Surgical Endoscopy

, Volume 27, Issue 5, pp 1617–1621

Stent induced gastric wall erosion and endoscopic retrieval of nonadjustable gastric band: a new technique

  • Todd D. Wilson
  • Nathan Miller
  • Nicholas Brown
  • Brad E. Snyder
  • Erik B. Wilson



In gastrointestinal surgery, specifically in bariatric surgery, there are many types of fixed bands used for restriction and there are a multitude reasons that might eventually be an impetus for the removal of those bands. Bands consisting of Marlex or non silastic materials can be extremely difficult to remove. Intraoperative complications removing fixed bands include the difficulty in locating the band, inability to remove all of the band, and damage to surrounding structures including gastrotomies. Removal of eroded bands endoscopically may pose less risk. Potentially, forced erosion may be an easier modality than surgery, allowing revision without having to deal with the actual band at the time of definitive revision surgery.


A retrospective case series developed from a university single institution bariatric practice setting was utilized. Endpoints for the study include success of band removal, complications, length of time the stent was present, and the type of stent.


A total of 15 consecutive cases utilizing endoscopic stenting to actively induce fixed gastric band erosion for subsequent endoscopic removal were reviewed. There was an 87 % success rate in complete band removal with partial removal of the remaining bands that resolved the patient’s symptoms. A complication rate of 27 % was recorded among the 15 patients, consisting of pain and/or nausea and vomiting. The mean time period of the placement of the stent prior to removal or attempted removal was 16.3 days.


Endoscopic forced erosion of fixed gastric bands is feasible, safe, and may offer an advantage over laparoscopic removal. This technique is especially applicable for gastric obstruction from fixed bands, prior to large and definitive revision surgeries, or anticipated hostile anatomy that might preclude an abdominal operation altogether.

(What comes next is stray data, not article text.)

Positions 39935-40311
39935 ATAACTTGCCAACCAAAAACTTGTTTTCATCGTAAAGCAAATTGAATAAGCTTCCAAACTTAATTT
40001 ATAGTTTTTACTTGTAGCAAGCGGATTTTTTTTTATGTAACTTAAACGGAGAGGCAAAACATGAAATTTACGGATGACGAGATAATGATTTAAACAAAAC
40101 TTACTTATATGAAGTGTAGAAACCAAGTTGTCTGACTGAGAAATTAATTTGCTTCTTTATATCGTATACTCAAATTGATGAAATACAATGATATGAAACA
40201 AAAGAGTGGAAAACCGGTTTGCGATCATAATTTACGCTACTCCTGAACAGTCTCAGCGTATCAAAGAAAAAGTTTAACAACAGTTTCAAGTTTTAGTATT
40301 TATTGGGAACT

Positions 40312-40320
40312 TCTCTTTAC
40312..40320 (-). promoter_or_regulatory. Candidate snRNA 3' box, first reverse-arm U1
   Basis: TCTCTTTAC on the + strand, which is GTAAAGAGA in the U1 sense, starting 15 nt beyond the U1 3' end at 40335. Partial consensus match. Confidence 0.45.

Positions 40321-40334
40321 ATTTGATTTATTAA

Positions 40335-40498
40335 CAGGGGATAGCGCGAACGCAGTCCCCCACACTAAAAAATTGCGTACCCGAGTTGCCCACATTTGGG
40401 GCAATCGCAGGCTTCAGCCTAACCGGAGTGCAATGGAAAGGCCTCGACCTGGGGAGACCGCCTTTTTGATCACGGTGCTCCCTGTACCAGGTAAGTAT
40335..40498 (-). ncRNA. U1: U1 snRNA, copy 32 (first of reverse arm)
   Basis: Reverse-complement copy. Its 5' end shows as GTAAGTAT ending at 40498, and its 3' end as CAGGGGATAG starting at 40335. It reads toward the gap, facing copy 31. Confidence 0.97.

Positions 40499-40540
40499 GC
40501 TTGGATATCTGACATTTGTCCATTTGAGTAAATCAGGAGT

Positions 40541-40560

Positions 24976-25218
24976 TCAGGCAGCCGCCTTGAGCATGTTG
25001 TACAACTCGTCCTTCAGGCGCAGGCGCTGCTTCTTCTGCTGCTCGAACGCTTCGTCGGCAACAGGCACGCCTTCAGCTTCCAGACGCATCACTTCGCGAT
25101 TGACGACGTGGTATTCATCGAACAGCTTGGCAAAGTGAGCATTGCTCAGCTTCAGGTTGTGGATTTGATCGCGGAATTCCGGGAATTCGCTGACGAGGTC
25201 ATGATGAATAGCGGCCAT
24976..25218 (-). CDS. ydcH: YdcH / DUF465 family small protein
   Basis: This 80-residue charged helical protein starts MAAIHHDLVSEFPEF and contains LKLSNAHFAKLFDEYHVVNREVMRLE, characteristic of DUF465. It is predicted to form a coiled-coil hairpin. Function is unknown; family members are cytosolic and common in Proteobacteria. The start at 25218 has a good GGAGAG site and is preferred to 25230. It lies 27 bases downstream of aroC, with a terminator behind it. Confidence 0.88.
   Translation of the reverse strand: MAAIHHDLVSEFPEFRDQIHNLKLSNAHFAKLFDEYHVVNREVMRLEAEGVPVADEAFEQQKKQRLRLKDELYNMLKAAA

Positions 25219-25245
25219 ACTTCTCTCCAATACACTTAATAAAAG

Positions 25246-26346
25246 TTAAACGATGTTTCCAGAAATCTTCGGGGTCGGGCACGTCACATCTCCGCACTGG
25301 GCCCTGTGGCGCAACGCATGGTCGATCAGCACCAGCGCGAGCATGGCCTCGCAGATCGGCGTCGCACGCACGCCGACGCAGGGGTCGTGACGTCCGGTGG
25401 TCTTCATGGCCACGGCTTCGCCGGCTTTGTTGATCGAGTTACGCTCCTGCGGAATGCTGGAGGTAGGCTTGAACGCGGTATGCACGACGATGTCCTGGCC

Bariatric Digestive Obesity Band erosion 


  1. 1.
    Linner JH (1984) Gastric operations: specific techniques. In: Linner JH (ed) Surgery for morbid obesity. Springer, New York, pp 65–91CrossRefGoogle Scholar
  2. 2.
    Wilkinson LH (1980) Reduction of gastric reservoir capacity. Am J Clin Nutr 33:151–157Google Scholar
  3. 3.
    Oria HE (2009) Gastric segmentation: nonadjustable banding by minilaparotomy: historical review. Surg Obes Relat Dis 5:365–370PubMedCrossRefGoogle Scholar
  4. 4.
    Wolf AM, Kortner B, Kuhlmann HW (2001) Results of bariatric surgery. Int J Obes Relat Metab Disord 25(Suppl 1):S113–S114PubMedCrossRefGoogle Scholar
  5. 5.
    Vassallo C, Andreoli M, La Manna A, Turpini C (2001) 60 reoperations on 890 patients after gastric restrictive surgery. Obes Surg 11(6):752–756PubMedCrossRefGoogle Scholar
  6. 6.
    Steffen R (2008) The history and role of gastric banding. Surg Obes Relat Dis 4:S7–S13PubMedCrossRefGoogle Scholar
  7. 7.
    Miller K, Pump A, Emanuel H (2007) Vertical banded gastroplasty versus adjustable gastric banding: prospective long-term follow up study. Surg Obes Relat Dis 3(1):84–90PubMedCrossRefGoogle Scholar
  8. 8.
    Karmali S, Sweeney JF, Yee K, Brunicardi C, Sherman V (2008) Transgastric endoscopic rendezvous technique for removal of eroded Molina gastric band. Obes Surg 4(4):559–562CrossRefGoogle Scholar

Copyright information

© Springer Science+Business Media New York 2012

Authors and Affiliations

  • Todd D. Wilson
    • 1
  • Nathan Miller
    • 1
  • Nicholas Brown
    • 1
  • Brad E. Snyder
    • 1
  • Erik B. Wilson
    • 1
  1. 1.Department of SurgeryUniversity of Texas Health Sciences Center at HoustonHoustonUSA

Personalised recommendations